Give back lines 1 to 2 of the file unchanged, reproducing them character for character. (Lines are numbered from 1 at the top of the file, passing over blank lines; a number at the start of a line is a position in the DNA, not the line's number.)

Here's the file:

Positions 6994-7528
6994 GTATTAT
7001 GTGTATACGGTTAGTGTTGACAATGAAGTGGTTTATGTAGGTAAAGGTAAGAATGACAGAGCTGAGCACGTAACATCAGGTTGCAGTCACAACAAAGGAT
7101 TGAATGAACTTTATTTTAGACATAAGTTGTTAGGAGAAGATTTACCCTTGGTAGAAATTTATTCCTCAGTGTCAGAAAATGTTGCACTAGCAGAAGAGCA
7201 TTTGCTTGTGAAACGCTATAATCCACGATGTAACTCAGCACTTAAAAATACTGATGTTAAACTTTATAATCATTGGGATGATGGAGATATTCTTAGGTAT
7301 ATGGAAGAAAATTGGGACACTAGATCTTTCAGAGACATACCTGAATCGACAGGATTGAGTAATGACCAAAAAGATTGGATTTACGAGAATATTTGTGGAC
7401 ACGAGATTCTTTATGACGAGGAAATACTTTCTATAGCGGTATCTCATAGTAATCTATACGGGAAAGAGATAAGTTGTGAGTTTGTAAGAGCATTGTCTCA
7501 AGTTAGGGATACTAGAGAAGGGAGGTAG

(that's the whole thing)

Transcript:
Positions 6994-7528
6994 GTATTAT